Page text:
Chris Knipp Writing: Movies, Politics, Art

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PostPosted: Mon Mar 22, 2010 8:41 am 
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On the go: capturing street chic

If you pick up the Style section of the Sunday New York Times you know who Bill Cunningham is. For many decades Bill has taken snapshots of fashion as it really is, "On the Street." He recently celebrated his 80th birthday. This film is a study of a man of tireless dedication (he calls it "obsession," though he's not a dramatic man), ceaseless good humor, and monastic focus. Evidently celibate, until recently he has lived in a tiny apartment in Carnegie Hall with no kitchen or bathroom, nothing but file cabinets of negatives and a pallet on the floor to sleep on. The real Bill Cunningham is the smiling man on the street, with an old Nikon in hand, shooting film, capturing elegance and style as they actually appear on the streets of Manhattan. He also goes to fashion week in Paris, but he shoots fast, from the side, not at the end of the runway like all the others. He rides everywhere on a Schwinn. "This is my 29th," he says; "28 were stolen." He goes everywhere, the St. Patrick's parade, a chic charity ball. He discovered before others did that a certain Japanese designer got her inspiration from New York bag ladies.

The concept is democratic and the personal style is modest.

Bill Cunningham had to be caught on the run by Richard Press. He doesn't sit down very much. There are several issues brought up. Is he gay? (Well, you might say that.) Is religion important in his life? (After a long pause, yes.) What is his background? People keep saying he must come from an upper class family, because he's at ease with the rich. No, just ordinary working class people, he says. But details are lacking. What he does tell us is that he got some money to start a fashion business designing hats and then when he was drafted into the army at the time of the Korean war, he went, and that was the end of his hat business. We see some of his hats, though, because a lady with a big apartment in the Carnegie Hall building has some. The film explores the issue of those Carnegie Hall residents, the only cause other than clothes and snapshots that comes up.

Cunningham dropped out of Harvard and moved to New York in 1948. He started in advertising, then switched to hat design under the name "William J." After the Korean War tour, he wrote for the Chicago Tribune and Women's Wear Daily. He also wrote for Details magazine in its early, adventurous days. Since he wrote a lot about fashion, he began taking his shots on the street. It was in the late Seventies that the Times began publishing his work on a regular basis. He shoots photographs on the street every day; most of what he shoots is never published. He often captures fashion people, celebrity people, society, but anybody whose clothes are distinctive appeals to his eye. However the rich and chic generally like to be photographed by him, even if at first it was without their special permission. Brooke Astor requested his presence at her 100th birthday party (we see this party). Anna Wintour speaks very highly of him. "Nuclear Wintour," with her big shades off, addresses Press' camera, revealing remarkably pretty eyes (why does she always hide them?) becomes downright warm and gushy talking about the photographer. "We all get dressed for Bill," is her oft-quoted line. Designers and the Met's fashion curator speak of him with great respect. So do various people notable for their wardrobes of outlandish, self-conscious clothes, or distinctive "look" (like Tom Wolfe). Why do so many people dress drably, like everybody else? Cunningham asks.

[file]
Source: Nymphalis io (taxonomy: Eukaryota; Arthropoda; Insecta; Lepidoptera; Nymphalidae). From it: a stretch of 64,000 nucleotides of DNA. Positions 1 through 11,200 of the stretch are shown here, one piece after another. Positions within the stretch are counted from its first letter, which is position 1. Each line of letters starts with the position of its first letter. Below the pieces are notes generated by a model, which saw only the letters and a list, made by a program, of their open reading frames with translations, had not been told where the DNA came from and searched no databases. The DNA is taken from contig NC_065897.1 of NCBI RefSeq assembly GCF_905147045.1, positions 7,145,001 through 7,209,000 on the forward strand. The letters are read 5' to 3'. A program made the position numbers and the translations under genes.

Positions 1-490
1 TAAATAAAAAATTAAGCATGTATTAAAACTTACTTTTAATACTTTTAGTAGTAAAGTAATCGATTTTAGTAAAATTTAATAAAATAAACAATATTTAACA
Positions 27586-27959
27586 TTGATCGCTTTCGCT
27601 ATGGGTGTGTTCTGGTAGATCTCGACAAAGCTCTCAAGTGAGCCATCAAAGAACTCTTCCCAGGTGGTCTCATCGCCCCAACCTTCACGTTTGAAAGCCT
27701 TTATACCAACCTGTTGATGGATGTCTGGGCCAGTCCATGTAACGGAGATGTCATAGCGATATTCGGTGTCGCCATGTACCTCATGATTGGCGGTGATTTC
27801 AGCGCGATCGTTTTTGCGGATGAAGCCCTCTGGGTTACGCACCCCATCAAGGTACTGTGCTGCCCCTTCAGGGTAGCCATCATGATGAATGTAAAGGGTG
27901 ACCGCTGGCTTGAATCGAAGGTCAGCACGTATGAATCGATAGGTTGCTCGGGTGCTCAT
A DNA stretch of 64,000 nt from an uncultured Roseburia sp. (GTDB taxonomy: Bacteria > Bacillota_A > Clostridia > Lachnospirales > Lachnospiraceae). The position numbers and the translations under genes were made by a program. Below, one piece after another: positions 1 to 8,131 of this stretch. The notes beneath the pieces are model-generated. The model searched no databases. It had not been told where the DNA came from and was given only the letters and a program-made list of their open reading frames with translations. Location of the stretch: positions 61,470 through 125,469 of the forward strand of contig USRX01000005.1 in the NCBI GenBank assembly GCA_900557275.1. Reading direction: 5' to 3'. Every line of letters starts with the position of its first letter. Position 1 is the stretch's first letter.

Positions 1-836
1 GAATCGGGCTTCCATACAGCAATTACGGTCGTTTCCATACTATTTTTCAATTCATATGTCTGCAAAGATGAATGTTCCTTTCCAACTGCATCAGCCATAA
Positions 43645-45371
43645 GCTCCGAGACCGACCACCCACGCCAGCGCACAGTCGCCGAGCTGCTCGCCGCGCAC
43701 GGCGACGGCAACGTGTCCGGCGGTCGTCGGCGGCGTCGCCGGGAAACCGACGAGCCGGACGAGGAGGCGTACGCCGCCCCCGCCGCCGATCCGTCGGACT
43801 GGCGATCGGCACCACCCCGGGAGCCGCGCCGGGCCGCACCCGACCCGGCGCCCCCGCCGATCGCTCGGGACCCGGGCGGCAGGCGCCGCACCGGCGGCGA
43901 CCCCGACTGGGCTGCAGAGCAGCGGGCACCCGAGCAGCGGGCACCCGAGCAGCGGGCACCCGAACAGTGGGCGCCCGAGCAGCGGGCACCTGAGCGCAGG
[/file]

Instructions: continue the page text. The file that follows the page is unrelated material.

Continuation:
Recently the artistic director of Carnegie Hall, or some such title, announced that all the old residents, who'd been living there since the Forties, had to go to further the hall's "artistic" function. In fact the film shows that the vacated apartment spaces have just been rented out to businesses to make money. It was all about money. But Bill apparently got set up somehow with a rather nice substitute apartment, something overlooking Central Park. (He had the kitchen fixtures removed, because "I've never eaten in in my life." Doubtless he needed the space for his negative files.)

Bill Cunningham is a strange man, though a pleasant one. He has never had a romantic attachment in his life. He rarely does anything that is not part of the pursuit of his photographs. But his integrity and focus have brought special rewards. Apart from the admiration and respect of the various talking heads in this film, in 2008, while this film was being made, he was awarded the title Chevalier dans l'ordre des Arts et des Lettres by the French Ministry of Culture. The official who bestowed it tells the camera that Bill doesn't think himself worthy of this award, and that is why he is worthy of it. His little speech, in a humble and free mixture of pidgen French and English, is yet another touching artifact of the man.

Bill Cunningham is not a great photographer, but he is a singularly dedicated recorder of American fashion history, with a good eye. This is not a profound document but its relevance to New York life is clear enough.

Bill Cunningham New York, which was made by filmmaker Richard Press and Philip Gefter of the Times over a two-year period, was shown as the opening film at the New Directors/New Films series at Lincoln Center and MoMA.


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